Over a Cup of Coffee: Christmas Eve Soup
As part of a Christmas Eve tradition, our family enjoys soup with the evening meal, usually oyster stew. In earlier years, when our children lived in Craig, we spent Christmas Eve with our son Jamie and family. Daughter-in-law Brandi always fixed crockpots of clam chowder and oyster stew. We had nibble food and sweets, like homemade candy, to round out the meal.
So, in honor of tradition, this week’s column features soup recipes.
• 1 pint shucked oysters
• 4 tablespoons butter or margarine
• 1 quart rich milk
• 1 1/2 teaspoons salt
• 1/8 teaspoon pepper
• Celery salt
Melt butter. Add drained oysters, and cook 3 minutes or until edges curl. Add milk (you can also use evaporated milk for extra richness, if you like), oyster liquid, salt, and pepper. Bring to almost boiling. A sprinkle of celery salt is good, or you can let guests serve themselves. Garnish with a little paprika. Makes 6 servings.
New England Clam Chowder
• 2 dozen shucked clams or 2 (10-ounce) cans minced clams
• 1/4 pound salt pork or bacon
• 1 large onion, peeled and sliced
• 3 large potatoes, pared and cubed
• 2 tablespoons salt
• 1/4 teaspoon pepper
• 2 cups boiling water
• 1 quart milk
• 2 tablespoons butter or margarine
• 1 teaspoon flour
Drain the liquid from the clams, and set aside. Fry salt pork or bacon in a large saucepan until crisp and browned. Add onion slices; brown slightly. Add potato cubes, seasoning, and boiling water. Cover, and simmer for about 10 minutes. Add clams, cover, and simmer for about 10 minutes more, until potatoes are tender. Add milk, 1 tablespoon of butter, and heat gently. Meanwhile, melt remaining 1 tablespoon of butter in a small pan. Remove from heat and stir in the flour. Gradually add the clam liquid. Return to heat and cook, stirring, until thickened. Just before serving, stir the thickened sauce into the hot chowder. Serves 6 to 8.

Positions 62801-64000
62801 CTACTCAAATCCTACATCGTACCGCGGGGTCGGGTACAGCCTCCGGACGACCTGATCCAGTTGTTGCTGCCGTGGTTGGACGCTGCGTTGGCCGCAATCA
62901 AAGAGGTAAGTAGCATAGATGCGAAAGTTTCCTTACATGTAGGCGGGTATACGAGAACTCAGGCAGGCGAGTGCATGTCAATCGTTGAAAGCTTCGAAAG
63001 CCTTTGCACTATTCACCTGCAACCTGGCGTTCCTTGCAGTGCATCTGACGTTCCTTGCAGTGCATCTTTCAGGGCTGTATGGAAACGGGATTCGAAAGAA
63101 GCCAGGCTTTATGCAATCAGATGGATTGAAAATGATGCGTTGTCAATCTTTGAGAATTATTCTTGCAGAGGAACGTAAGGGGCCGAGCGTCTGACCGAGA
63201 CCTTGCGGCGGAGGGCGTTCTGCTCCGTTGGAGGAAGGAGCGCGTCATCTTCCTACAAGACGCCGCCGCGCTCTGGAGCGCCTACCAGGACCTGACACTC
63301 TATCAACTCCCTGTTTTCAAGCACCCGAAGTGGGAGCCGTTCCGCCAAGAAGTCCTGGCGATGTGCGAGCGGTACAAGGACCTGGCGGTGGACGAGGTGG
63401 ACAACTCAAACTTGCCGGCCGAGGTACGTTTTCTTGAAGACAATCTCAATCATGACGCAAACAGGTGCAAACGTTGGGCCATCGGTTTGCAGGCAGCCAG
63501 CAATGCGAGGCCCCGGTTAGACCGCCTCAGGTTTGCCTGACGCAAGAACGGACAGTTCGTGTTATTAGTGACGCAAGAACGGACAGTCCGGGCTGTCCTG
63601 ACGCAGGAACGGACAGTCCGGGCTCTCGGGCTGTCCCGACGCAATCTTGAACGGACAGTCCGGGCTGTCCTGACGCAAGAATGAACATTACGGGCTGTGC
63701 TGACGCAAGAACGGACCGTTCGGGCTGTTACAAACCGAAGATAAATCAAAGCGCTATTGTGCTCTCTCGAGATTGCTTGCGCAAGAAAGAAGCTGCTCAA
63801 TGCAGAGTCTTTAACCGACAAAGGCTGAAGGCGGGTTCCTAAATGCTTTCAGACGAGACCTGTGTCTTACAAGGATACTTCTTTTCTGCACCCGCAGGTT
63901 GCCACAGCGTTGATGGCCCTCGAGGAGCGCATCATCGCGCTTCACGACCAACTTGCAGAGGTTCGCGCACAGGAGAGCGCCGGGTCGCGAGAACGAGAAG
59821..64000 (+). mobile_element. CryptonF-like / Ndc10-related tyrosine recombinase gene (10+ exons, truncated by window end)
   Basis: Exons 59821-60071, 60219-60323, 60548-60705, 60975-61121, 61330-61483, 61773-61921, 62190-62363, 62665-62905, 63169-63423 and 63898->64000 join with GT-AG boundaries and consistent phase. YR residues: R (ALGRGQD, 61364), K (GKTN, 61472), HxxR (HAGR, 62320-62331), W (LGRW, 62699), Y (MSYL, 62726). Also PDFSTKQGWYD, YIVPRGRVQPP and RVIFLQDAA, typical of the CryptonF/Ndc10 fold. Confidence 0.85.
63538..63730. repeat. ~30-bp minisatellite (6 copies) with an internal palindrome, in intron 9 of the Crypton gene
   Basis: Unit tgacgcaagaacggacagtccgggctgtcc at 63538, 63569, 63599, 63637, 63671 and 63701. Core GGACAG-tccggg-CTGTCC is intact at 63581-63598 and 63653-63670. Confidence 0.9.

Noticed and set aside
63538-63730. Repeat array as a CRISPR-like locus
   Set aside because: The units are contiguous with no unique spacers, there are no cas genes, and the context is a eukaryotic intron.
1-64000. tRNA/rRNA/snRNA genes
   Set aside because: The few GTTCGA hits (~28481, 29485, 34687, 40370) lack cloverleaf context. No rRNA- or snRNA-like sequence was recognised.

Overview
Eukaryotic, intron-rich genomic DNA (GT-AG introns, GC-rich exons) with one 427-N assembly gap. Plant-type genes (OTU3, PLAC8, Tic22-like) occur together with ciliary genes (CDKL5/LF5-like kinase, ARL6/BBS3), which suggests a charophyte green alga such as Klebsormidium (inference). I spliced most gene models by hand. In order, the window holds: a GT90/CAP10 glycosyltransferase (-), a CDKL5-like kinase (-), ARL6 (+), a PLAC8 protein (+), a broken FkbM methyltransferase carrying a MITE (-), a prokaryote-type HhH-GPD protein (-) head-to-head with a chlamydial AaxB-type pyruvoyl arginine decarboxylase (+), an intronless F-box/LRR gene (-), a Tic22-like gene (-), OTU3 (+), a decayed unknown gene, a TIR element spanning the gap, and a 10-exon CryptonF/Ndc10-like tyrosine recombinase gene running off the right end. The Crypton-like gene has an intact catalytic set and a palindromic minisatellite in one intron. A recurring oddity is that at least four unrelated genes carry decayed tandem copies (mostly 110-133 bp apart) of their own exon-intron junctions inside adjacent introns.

Both these recipes came from my old cookbooks.
Do you have recipes you enjoy serving for New Years? If so, please call me at 970-824-8809, or write to me at PO Box 415, Craig, CO 81626.
So much for the models that predicted a cool, wet summer for us here in western Colorado — at least I think it’s hot this July. Ranchers are probably relieved that it’s been a good haying season, and after the cool spring, it’s nice to have a “normal” summer, but it is indeed hot.